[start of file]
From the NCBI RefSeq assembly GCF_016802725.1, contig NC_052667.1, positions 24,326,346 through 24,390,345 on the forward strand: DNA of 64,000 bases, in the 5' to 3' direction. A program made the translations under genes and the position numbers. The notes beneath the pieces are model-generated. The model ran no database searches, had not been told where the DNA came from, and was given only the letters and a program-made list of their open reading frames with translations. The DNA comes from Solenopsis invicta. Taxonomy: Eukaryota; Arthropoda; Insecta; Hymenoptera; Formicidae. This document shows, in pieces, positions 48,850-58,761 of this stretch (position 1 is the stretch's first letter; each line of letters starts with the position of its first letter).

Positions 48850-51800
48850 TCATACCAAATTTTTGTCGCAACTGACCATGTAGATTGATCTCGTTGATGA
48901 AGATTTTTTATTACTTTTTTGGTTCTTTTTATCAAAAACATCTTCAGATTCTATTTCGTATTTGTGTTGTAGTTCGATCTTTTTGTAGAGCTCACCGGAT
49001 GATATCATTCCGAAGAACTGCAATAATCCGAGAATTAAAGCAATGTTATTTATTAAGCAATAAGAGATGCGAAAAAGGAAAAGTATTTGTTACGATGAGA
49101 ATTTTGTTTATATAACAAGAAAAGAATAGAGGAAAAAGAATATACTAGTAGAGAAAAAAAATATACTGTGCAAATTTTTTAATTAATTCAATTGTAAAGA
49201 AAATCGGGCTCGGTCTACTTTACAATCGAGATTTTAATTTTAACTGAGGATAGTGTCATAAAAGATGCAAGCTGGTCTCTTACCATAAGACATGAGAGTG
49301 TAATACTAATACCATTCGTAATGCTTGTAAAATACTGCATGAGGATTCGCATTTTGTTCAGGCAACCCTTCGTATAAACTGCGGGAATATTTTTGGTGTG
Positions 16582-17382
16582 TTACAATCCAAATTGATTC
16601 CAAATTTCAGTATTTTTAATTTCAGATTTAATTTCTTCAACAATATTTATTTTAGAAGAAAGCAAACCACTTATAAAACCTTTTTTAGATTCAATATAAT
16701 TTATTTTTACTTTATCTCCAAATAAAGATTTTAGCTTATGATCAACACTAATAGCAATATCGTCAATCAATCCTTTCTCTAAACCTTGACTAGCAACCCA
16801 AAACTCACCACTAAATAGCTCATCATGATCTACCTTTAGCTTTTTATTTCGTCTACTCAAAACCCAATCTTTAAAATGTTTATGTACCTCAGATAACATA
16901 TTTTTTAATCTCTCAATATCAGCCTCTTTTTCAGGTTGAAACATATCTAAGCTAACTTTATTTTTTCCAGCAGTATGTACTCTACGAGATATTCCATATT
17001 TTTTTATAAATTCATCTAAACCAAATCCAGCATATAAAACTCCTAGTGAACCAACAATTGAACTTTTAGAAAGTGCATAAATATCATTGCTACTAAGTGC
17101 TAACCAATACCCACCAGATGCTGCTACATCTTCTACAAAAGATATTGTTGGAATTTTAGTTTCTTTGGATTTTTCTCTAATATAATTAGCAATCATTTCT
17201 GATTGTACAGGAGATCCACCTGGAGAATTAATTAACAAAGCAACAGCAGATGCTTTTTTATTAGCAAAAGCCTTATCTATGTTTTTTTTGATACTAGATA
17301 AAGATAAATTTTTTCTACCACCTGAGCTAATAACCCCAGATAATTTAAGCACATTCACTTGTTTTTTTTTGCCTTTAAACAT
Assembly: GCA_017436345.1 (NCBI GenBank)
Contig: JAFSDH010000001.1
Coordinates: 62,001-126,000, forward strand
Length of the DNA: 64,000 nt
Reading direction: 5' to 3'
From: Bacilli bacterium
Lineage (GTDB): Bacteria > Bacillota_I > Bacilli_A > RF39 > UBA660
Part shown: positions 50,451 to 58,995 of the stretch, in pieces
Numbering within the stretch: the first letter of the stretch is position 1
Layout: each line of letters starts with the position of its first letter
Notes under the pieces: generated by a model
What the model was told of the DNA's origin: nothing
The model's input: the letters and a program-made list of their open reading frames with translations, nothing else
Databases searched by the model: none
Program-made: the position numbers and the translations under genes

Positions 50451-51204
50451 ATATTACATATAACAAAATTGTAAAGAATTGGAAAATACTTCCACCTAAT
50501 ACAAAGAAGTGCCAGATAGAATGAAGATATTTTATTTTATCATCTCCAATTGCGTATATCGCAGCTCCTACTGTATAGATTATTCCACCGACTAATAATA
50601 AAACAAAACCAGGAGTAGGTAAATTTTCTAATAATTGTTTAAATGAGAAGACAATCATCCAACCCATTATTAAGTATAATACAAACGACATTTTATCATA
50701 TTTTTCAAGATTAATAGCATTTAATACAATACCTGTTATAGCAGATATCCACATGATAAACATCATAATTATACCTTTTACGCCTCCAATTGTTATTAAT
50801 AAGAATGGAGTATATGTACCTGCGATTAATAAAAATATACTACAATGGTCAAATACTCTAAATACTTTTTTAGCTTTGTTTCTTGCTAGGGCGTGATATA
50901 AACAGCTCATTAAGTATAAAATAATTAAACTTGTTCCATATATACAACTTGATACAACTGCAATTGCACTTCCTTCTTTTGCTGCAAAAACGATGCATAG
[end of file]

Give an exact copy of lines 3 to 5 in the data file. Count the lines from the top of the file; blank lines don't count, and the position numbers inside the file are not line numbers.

48850 TCATACCAAATTTTTGTCGCAACTGACCATGTAGATTGATCTCGTTGATGA
48901 AGATTTTTTATTACTTTTTTGGTTCTTTTTATCAAAAACATCTTCAGATTCTATTTCGTATTTGTGTTGTAGTTCGATCTTTTTGTAGAGCTCACCGGAT
49001 GATATCATTCCGAAGAACTGCAATAATCCGAGAATTAAAGCAATGTTATTTATTAAGCAATAAGAGATGCGAAAAAGGAAAAGTATTTGTTACGATGAGA